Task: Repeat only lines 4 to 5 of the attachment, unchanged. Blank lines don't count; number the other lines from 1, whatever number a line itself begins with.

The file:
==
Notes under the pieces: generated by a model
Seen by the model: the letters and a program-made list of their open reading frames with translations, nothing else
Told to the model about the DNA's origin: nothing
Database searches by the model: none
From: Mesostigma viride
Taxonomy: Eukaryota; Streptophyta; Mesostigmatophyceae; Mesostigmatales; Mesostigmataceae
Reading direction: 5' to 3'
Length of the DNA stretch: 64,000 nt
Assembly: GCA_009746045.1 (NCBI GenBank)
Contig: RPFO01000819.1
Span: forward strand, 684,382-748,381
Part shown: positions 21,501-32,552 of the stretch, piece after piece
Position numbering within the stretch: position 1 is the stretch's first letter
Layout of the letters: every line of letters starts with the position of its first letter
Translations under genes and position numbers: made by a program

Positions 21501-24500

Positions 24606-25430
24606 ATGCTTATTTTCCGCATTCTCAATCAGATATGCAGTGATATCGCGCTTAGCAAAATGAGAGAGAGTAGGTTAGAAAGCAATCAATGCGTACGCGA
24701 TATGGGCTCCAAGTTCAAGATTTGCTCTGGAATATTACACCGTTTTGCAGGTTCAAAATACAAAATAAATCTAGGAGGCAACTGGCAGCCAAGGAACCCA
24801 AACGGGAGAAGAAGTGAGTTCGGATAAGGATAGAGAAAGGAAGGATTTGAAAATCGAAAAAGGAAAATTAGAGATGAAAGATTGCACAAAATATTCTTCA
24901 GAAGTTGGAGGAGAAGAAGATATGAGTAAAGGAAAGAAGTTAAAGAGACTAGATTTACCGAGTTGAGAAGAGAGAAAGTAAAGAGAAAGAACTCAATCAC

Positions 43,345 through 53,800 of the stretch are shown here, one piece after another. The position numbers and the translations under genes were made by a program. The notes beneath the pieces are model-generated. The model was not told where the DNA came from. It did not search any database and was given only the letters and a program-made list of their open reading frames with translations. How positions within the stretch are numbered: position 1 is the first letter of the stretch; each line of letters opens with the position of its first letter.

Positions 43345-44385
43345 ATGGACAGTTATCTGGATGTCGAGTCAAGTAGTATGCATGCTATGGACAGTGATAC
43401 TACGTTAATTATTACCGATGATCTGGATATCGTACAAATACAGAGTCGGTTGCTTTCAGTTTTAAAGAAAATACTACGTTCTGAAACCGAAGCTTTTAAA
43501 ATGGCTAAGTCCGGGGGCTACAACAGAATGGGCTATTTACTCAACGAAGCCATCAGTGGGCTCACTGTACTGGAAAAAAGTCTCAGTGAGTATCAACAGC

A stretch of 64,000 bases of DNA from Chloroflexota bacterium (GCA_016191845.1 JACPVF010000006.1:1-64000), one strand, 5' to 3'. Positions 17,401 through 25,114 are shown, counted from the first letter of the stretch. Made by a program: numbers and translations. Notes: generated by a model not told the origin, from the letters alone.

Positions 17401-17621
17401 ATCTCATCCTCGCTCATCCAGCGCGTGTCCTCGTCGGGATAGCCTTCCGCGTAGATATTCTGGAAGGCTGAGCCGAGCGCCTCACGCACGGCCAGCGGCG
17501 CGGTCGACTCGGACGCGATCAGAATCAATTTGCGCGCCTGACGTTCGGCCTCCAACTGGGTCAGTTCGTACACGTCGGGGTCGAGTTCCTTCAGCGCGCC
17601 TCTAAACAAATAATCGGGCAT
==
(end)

Database searches by the model: none
From: Mesostigma viride